Defensor talked like he didn't know anything about the interview of Sec. Cruz on Ricky Carandang's The Big Picture in which they discussed Negroponte's visit, instead parrying the question by wondering whether Nonong Cruz had actually made such a revelation. Granted, Sec. Cruz did not make a categorical, explicit statement that that is what happened, but it scared me that Defensor denied knowing of even this previous report.
Imposing military rule over the Philippines in order to derail the upcoming 2007 elections, in which the Palace is expected to see a Hanging Senate elected, is not completely implausible. Defensor's references to the safeguard provisions in the 1987 Constitution in cases when the President declares martial law or suspends the privilege of the write of habeas corpus only made me more uneasy, since they happen to involve the Congress VOTING JOINTLY using a simple majority rule to overrule OR affirm such a Presidential declaration--
Article VII - Executive Department - Section 18IN OTHER WORDS, that House Majority and the Palace could get away with this, at least enough to discombobulate the elections.
The President shall be the Commander-in-Chief of all armed forces of the Philippines and whenever it becomes necessary, he may call out such armed forces to prevent or suppress lawless violence, invasion or rebellion. In case of invasion or rebellion, when the public safety requires it, he may, for a period not exceeding sixty days, suspend the privilege of the writ of habeas corpus or place the Philippines or any part thereof under martial law. Within forty-eight hours from the proclamation of martial law or the suspension of the privilege of the writ of habeas corpus, the President shall submit a report in person or in writing to the Congress. The Congress, voting jointly, by a vote of at least a majority of all its Members in regular or special session, may revoke such proclamation or suspension, which revocation shall not be set aside by the President. Upon the initiative of the President, the Congress may, in the same manner, extend such proclamation or suspension for a period to be determined by the Congress, if the invasion or rebellion shall persist and public safety requires it.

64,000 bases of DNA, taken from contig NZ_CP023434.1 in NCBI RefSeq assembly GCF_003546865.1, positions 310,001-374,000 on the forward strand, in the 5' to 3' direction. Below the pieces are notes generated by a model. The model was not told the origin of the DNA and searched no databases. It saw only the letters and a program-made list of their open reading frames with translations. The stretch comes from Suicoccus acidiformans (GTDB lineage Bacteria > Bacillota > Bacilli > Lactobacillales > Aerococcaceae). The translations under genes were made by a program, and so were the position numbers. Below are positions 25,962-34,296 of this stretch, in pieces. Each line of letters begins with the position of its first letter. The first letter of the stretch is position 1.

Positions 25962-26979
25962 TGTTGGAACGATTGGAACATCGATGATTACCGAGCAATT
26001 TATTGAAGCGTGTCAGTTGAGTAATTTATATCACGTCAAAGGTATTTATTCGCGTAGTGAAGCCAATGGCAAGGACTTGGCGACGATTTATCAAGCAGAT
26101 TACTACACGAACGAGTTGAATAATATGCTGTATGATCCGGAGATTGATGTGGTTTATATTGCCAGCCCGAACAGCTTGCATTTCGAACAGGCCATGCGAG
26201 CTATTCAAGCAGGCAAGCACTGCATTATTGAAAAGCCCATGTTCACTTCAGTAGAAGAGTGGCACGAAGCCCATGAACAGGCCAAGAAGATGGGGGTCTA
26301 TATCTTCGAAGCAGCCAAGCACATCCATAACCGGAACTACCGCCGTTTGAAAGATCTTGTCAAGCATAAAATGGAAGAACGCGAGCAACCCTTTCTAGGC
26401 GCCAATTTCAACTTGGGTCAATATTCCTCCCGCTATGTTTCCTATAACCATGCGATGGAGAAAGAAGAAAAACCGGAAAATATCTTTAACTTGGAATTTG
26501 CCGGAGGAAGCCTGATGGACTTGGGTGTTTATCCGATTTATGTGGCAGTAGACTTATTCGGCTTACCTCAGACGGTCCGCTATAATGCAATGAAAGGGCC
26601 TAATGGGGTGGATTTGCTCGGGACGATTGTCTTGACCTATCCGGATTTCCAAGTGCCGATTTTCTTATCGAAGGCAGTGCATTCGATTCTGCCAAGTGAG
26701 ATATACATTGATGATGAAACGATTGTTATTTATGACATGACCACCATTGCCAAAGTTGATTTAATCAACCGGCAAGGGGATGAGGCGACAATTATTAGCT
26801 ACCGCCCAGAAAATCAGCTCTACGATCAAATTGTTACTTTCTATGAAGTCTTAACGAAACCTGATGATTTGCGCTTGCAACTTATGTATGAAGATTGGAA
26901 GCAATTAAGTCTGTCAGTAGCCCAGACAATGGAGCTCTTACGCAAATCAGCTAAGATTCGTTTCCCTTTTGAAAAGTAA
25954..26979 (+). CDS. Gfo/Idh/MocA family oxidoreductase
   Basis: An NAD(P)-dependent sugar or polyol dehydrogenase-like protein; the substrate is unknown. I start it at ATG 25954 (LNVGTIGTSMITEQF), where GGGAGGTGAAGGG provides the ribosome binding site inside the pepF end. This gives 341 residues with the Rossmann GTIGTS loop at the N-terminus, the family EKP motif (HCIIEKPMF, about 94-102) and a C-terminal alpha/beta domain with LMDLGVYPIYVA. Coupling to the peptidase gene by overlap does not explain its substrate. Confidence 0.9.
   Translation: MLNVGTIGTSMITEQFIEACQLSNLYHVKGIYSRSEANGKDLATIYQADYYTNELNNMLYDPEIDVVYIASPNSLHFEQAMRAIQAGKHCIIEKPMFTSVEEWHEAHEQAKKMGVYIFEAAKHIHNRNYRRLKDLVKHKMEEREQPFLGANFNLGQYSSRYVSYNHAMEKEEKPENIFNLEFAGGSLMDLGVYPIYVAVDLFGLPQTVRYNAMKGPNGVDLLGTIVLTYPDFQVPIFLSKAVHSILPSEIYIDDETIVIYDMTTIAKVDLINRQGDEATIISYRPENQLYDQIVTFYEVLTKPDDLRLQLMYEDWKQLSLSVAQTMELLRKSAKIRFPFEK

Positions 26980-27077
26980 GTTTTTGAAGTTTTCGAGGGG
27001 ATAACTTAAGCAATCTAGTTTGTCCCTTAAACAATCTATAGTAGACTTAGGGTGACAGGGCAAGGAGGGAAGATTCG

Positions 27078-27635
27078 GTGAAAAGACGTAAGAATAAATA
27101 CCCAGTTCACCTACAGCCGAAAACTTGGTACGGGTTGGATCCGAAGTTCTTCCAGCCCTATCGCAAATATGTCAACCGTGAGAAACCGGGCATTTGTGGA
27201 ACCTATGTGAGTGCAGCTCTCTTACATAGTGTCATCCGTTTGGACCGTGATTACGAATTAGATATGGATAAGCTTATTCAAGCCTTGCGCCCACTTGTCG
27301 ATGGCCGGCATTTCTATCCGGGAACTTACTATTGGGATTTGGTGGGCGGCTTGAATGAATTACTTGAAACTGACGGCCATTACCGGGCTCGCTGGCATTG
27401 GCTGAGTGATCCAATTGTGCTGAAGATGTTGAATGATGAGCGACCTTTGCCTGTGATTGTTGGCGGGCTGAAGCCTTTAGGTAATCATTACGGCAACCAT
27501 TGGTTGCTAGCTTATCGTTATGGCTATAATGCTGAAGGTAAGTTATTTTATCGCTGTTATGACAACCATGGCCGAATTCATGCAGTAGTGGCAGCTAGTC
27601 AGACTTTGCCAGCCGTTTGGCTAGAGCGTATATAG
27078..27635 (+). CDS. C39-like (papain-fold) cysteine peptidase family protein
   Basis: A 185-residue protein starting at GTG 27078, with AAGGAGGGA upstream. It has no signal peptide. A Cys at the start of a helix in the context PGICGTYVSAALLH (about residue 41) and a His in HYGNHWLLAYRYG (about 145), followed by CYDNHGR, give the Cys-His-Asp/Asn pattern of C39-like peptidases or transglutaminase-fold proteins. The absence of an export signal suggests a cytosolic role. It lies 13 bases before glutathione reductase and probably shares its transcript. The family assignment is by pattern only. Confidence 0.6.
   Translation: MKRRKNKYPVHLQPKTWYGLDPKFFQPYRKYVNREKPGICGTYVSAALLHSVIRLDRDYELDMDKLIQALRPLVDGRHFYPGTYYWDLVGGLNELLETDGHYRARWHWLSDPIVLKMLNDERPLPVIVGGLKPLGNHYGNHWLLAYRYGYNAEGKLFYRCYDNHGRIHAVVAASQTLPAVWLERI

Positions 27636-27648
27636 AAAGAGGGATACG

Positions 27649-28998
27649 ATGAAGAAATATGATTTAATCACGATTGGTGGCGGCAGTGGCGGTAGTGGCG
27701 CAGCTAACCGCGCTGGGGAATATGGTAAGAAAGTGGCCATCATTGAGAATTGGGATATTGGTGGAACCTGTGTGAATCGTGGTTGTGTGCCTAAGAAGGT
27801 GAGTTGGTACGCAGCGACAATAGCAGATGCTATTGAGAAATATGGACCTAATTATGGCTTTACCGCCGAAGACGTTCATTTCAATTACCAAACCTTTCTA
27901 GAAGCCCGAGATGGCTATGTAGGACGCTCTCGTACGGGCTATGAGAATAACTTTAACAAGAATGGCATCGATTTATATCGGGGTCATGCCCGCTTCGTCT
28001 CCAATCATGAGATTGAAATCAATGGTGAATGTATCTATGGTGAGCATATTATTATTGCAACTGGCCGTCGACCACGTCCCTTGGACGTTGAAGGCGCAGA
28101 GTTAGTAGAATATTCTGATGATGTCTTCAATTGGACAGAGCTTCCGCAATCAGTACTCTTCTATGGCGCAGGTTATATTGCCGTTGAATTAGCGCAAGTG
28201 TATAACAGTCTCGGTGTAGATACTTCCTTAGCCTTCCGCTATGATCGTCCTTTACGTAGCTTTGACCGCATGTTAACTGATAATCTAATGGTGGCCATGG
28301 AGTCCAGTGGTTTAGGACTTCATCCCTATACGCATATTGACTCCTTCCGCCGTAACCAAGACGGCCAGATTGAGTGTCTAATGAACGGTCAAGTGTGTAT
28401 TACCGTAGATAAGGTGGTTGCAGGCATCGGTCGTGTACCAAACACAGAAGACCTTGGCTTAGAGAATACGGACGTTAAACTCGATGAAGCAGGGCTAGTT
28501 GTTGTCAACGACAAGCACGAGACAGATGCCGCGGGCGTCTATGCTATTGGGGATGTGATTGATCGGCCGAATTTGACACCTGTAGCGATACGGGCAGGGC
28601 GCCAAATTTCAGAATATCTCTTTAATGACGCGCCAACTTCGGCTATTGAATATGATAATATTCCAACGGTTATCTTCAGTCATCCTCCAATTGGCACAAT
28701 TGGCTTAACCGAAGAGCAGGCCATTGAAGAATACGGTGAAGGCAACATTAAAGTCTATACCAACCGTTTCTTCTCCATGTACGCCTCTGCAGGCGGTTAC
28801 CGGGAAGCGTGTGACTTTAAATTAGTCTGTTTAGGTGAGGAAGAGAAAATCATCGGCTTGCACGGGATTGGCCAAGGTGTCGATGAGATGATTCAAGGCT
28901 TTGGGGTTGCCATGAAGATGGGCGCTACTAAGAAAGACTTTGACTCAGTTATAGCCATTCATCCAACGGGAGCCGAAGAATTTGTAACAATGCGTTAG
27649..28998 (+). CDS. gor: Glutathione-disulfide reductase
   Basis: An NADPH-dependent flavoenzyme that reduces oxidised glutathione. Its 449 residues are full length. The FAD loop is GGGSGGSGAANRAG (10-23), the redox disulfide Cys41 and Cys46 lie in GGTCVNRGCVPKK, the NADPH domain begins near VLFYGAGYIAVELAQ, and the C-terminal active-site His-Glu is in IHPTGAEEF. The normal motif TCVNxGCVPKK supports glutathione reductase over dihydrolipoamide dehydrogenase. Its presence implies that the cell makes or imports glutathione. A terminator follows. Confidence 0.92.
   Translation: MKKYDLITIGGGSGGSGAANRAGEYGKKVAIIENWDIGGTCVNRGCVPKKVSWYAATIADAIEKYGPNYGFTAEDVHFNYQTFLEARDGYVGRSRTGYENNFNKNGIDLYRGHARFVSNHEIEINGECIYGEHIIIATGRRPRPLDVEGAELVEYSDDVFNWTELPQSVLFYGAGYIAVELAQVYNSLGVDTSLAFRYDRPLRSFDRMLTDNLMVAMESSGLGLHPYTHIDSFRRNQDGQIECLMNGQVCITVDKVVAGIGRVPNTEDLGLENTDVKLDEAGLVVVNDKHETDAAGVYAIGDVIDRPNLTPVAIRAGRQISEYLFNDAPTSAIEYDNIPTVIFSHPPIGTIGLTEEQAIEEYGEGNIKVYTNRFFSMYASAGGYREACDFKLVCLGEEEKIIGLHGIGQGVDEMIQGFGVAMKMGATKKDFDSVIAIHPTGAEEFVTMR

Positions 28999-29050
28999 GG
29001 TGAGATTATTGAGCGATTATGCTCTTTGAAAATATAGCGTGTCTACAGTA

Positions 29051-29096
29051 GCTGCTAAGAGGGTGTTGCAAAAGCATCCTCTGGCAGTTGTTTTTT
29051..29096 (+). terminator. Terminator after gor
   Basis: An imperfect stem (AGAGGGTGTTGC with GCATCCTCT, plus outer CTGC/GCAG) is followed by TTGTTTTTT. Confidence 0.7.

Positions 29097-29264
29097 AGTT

The Congress, if not in session, shall, within twenty-four hours following such proclamation or suspension, convene in accordance with its rules without need of a call.
The Supreme Court may review, in an appropriate proceeding filed by any citizen, the sufficiency of the factual basis of the proclamation of martial law or the suspension of the privilege of the writ of habeas corpus or the extension thereof, and must promulgate its decision thereon within thirty days from its filing.
A state of martial law does not suspend the operation of the Constitution, nor supplant the functioning of the civil courts or legislative assemblies, nor authorize the conferment of jurisdiction on military courts and agencies over civilians where civil courts are able to function, nor automatically suspend the privilege of the writ of habeas corpus.
The suspension of the privilege of the writ of habeas corpus shall apply only to persons judicially charged for rebellion or offenses inherent in, or directly connected with, invasion.
During the suspension of the privilege of the writ of habeas corpus, any person thus arrested or detained shall be judicially charged within three days, otherwise he shall be released.
This simple fact means the Palace is at least aware of its options for such a Plan Z.
(This provision is the only instance I know of in the 1987 Constitution in which the framers explicitly ignore the bicameral design and architecture of the Congress. It is part of the character of the 1987 charter that could use uhmm, character change.)
UPDATE (via ABSCBN Interactive): Tremendous piece in the Philippine Star by Jaime Laude on resigned Defense Secretary Avelino Cruz. This tells the story of how competence and vision to reform and professionalize the Armed Forces have been trumped by politics and the needs of political survival. It also offers a glimpse into the chaos that has enveloped the Defense Department since dozens of key top level personnel, including undersecretaries and program directors decided to leave with Nonong Cruz in disgust. Already they are being replaced by mentats like Ebdane and Lomibao. Only the commies, terrorists and trapos can be happy about this.